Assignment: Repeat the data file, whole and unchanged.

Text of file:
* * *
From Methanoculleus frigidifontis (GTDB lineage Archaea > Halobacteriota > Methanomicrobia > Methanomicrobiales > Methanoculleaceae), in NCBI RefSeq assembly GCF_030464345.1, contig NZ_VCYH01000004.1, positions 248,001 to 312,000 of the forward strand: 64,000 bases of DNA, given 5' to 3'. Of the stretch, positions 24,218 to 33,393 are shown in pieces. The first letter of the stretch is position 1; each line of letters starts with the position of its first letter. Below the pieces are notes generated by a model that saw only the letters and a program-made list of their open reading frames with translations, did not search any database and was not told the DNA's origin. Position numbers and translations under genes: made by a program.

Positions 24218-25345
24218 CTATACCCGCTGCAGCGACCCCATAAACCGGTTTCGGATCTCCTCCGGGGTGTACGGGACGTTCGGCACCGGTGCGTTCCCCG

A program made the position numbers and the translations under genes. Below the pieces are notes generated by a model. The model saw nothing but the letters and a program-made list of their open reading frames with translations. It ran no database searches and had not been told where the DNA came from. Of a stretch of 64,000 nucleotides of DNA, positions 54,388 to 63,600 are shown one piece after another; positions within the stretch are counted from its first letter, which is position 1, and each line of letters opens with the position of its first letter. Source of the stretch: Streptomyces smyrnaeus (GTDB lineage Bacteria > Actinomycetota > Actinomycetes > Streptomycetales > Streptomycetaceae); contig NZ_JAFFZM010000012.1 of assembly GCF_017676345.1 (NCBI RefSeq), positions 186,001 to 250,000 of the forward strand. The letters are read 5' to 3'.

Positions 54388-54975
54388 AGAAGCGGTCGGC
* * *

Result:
From Methanoculleus frigidifontis (GTDB lineage Archaea > Halobacteriota > Methanomicrobia > Methanomicrobiales > Methanoculleaceae), in NCBI RefSeq assembly GCF_030464345.1, contig NZ_VCYH01000004.1, positions 248,001 to 312,000 of the forward strand: 64,000 bases of DNA, given 5' to 3'. Of the stretch, positions 24,218 to 33,393 are shown in pieces. The first letter of the stretch is position 1; each line of letters starts with the position of its first letter. Below the pieces are notes generated by a model that saw only the letters and a program-made list of their open reading frames with translations, did not search any database and was not told the DNA's origin. Position numbers and translations under genes: made by a program.

Positions 24218-25345
24218 CTATACCCGCTGCAGCGACCCCATAAACCGGTTTCGGATCTCCTCCGGGGTGTACGGGACGTTCGGCACCGGTGCGTTCCCCG

A program made the position numbers and the translations under genes. Below the pieces are notes generated by a model. The model saw nothing but the letters and a program-made list of their open reading frames with translations. It ran no database searches and had not been told where the DNA came from. Of a stretch of 64,000 nucleotides of DNA, positions 54,388 to 63,600 are shown one piece after another; positions within the stretch are counted from its first letter, which is position 1, and each line of letters opens with the position of its first letter. Source of the stretch: Streptomyces smyrnaeus (GTDB lineage Bacteria > Actinomycetota > Actinomycetes > Streptomycetales > Streptomycetaceae); contig NZ_JAFFZM010000012.1 of assembly GCF_017676345.1 (NCBI RefSeq), positions 186,001 to 250,000 of the forward strand. The letters are read 5' to 3'.

Positions 54388-54975
54388 AGAAGCGGTCGGC